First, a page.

Restructured Teka back for more
By Cecile B. Corral -- Home Textiles Today, 10/6/2003 12:00:00 AM
NEW YORK —
Three months since instituting a new management corps at its headquarters in Brazil, Teka came to market with slimmer assortments — but also with new products and strong expectations to make a full turnaround within the next two years.
Reimund Manneck, vp, said, that over the past year and a half the company started to expand "very rapidly in product and production to almost six times larger than we were."
But because of shifts in Brazil's exchange and interest rates, the company found itself experiencing serious financial troubles.
"We over-extended ourselves and couldn't keep up," Manneck said. "To get up again we had to restructure our offices."
That effort translated to the recent shuttering of the company's South Florida offices, where Teka had five employees, and the temporary suspension of some programs, including some bath towel constructions and all bedding and kitchen towels and as a result, some customers, Manneck explained.
Family run for 77 years, in June the manufacturer brought in an outsider to steer the firm. Arnim Lore, whose resumé includes executive positions at Unibanco, Petrobras, the Central Bank of Brazil, Villares and Varig, is ceo.
Today, Teka has in its U.S. division three full-time employees — Manneck; an accountant; and an independent sales representative — based here at its showroom at 295 Fifth Ave.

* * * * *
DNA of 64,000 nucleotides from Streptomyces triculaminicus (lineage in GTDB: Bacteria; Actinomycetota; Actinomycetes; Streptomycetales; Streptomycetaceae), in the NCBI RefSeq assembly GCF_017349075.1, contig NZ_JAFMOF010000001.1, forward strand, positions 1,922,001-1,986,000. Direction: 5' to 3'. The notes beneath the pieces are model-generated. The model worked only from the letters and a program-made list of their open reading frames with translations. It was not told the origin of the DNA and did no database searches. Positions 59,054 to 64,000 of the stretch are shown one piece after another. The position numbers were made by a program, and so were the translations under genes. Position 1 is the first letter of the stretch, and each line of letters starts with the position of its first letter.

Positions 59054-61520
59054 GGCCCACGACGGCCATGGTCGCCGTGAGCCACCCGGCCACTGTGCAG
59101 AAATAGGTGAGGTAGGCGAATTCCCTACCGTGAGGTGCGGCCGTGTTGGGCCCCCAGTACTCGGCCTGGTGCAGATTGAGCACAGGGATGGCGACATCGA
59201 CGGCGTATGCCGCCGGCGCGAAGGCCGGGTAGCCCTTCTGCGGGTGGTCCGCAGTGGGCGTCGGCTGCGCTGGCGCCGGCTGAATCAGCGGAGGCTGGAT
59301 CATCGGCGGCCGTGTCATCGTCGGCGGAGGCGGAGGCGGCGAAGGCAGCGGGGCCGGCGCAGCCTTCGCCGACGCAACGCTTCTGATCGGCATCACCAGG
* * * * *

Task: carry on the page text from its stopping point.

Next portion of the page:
The company seems to still be accommodating its terry robes and bath and beach towel product lines at its 3,500-square-foot U.S. showroom, which Teka moved into less than a year ago. Only two-thirds of the showroom is currently in use.
During the September market, Teka reintroduced 100 percent cotton jacquard sculpted and yarn-dyed bath towels — one of the programs Teka had suspended earlier as part of the restructuring effort. Soon it will also introduce a line of beach towels for next year.
The current line includes these offerings as well as terry robes and beach and bath towels that are jacquard, sculpted, fiber reactive prints, velour and loop terries.
The company also expects to bring back bedding and kitchen towels through licensed partnerships, but strictly for other suppliers.
"Things are picking up again. We went through several difficult months, but we're optimistic now," Manneck said. "We expect to make sea changes in the next year and recoup all we had before within the next two years."
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